Why You Should Look at 8-Core for Your Next System, or, a Muse Receptor

By • February 9, 2009

Yes, I’m suggesting that you look at an 8-core (however they name it) whether it be on a Mac or PC for your next system. This is not the consideration of a geek who has nothing better to do all day then read tech manuals as he drinks chai tea.

Sorry, this is the in-the-trench observation of someone writing and producing music and video who can see the handwriting on his screen.

Mene mene tekel parse.

Translation: You have been weighed in the scales of justice and found wanting.

That about sizes it up.

Simple Example #1 – As part of job in writing for Film Music Mag I have to go to Best Buy every so often (I would personally prefer Olive Garden but there aren’t any computers there to look at). “I looked over Jordan and what did I see?” A brand new QUAD core in Best Buy comin’ after me, for GAMING! That’s right – gaming. A gaming computer from Alien Ware is running a QUAD! Now if it takes a QUAD to run a game (albeit a writing source for many), why are we surprised in music that we need a quad or dual quad (8-core) to produce our music?

This article from InfoWorld was written by Randall Kennedy. I post this because, and not to be critical, we have this tendency to become myopic and not look outside music production to see where development is going to better understand what’s happening in our world. Kennedy points out that by year end, it’s going to be an 8-core world, not a Core2Dual world.

Simple Example #2 – My P4 can beat up your Core2Dual.

“No it can’t!” you say!

“Yes it can!” I retort!

“So’s your old man!”

“Neno neno neeee no!”

Proof on the PC. On a Core2Dual with 2GB of RAM my poor wife is trying to do some work in Photoshop and InDesign. The Core2Dual with Vista grinds to a halt. (Heavy sigh!). She then burns the project to CD, goes into the studio and powers up her P4. The job is done in a fraction of the time. Literally.

Simple Example #2 My dual G5 2.7 Ghz can beat up your Core2Duo on OS 10.5
I’m handed a trailer in QuickTime format. They need 30 seconds of music. For fun, I load it into Logic 8.02 on my wife’s Core2Dual with OS 10.5. On its own, it runs fine. Inside Final Cut Express, it runs fine. Inside Logic 8, I had to call the Rescue Crew to resuscitate the poor thing.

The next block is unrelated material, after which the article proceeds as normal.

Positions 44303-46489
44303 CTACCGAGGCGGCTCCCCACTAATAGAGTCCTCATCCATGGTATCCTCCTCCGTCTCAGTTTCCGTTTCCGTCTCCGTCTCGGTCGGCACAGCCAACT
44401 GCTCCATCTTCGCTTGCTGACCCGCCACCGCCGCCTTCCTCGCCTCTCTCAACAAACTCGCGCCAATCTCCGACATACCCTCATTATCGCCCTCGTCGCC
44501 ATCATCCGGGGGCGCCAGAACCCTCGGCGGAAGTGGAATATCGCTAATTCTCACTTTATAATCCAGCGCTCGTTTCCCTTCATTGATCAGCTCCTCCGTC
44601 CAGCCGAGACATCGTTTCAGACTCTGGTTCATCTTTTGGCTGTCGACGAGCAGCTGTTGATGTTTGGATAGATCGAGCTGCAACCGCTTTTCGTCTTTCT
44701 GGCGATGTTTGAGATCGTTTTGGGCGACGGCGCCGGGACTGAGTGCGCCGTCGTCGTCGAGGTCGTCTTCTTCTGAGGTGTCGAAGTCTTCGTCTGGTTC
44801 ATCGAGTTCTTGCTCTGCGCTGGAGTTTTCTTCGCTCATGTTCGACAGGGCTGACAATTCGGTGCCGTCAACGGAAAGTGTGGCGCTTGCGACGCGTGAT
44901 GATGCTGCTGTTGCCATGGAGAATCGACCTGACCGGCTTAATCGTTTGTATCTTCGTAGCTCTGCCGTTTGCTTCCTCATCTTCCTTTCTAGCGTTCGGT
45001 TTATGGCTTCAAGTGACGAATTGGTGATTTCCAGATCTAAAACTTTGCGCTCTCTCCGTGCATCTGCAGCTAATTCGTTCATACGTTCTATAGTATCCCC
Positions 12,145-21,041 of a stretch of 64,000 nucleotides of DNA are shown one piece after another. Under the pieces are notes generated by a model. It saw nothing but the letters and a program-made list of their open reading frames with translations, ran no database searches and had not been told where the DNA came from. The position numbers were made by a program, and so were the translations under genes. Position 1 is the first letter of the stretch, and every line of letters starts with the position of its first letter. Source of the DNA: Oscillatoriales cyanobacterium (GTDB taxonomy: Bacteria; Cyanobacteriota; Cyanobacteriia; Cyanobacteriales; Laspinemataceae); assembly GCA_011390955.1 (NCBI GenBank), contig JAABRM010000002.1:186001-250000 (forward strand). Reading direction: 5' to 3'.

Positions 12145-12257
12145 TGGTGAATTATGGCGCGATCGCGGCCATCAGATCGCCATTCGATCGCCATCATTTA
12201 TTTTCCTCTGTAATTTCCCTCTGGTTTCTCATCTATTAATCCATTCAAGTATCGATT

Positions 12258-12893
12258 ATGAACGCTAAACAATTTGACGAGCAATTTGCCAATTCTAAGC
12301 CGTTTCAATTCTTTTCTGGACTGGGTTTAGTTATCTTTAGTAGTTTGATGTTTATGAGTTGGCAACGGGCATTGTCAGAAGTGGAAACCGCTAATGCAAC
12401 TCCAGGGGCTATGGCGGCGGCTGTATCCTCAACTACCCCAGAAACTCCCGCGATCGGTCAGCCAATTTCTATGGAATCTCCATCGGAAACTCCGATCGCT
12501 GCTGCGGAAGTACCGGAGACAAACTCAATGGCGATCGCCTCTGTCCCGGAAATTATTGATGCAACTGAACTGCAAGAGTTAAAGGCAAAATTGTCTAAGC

I then run the exact same video inside my “old” G5 with Logic 8.02 on OS 10.4.11 and it purrs like an engine given an oil change with Castrol.

My point here is that while the Core2Duo is a great CPU for certain applications, for heavy duty stuff, a more powerful CPU is needed, or is going to be needed.

I extend this observation (for my studio and yours) to those computers we now call farm systems. Here’s the caveat emptor: depending on your virtual instrument choices, and the direction Native Instruments goes with 64bit Kontakt, you may not be able to put your virtual instruments on a cheap or cheaper machine.

For Vienna, those who opt for MIR, will need a powerful farm machine to run MIR, the Vienna Ensemble 3, and the Vienna Instruments. Depending on development time, by late Q3 or Q4, the multi-DVD set of MIR will be released which will also run other company’s virtual instruments. So a powerful machine is going to be needed there.

For EastWest, developer Nick Phoenix wrote on one of the forums that PLAY was designed for 8-core and the future.

SONiVOX made the business decision to not be backwards compatible on the Mac for the G5s for their new downloadable players.

In the absence of companies producing benchmarks, all I can do is read the anecdotal information and watch the trends. In doing that, why should we be so surprised that music technology, like game technology, like art graphics technology, is pushing the frontier for faster and bigger.

If you’ve got P4 systems running now and they’re working great, keep working ’em! That’s what I’m doing for sure. But if you’re going for new, again I say, new, then looking at anything less than an 8-core might be an unwise choice.

There is, however, another consideration, one which interests me a great deal and soon I’ll be getting a review unit to tell you about. That’s the Muse Receptor which runs under Linux.

Muse Receptor has not been as well received by we writers as it has by live performers. One thing for sure, it runs Kontakt, and hence, Kontakt libraries and virtual instruments with no problems. It comes with its own internal mixing board and UniWire, which means audio and MIDI travel over a LAN cable. But it does have a pair of audio outs and a MIDI connector on the back if you want to go in that direction.

What I have been told, but what I haven’t seen demonstrated, is that because the system is under Linux, operating system bloat is eliminated with many programs running faster and better under Receptor than with a standard computer.

If you don’t want to wait for my review, you can book a private demo.

Speaking for myself regarding the farm machine situation, I’m looking to see what virtual mixing board I’m going to use. That for me is the determinator, not the CPU. My preference is to wait for the version of the Vienna Ensemble that runs all the VSTi’s, as long as I can get it not bundled with MIR. If one virtual mixing board will do the job, then I can wait because I have no desire to learn the ins and outs of three or four virtual mixing boards no matter how “cool” the features. And it’s dual platform.

Learn once.

I can buy that.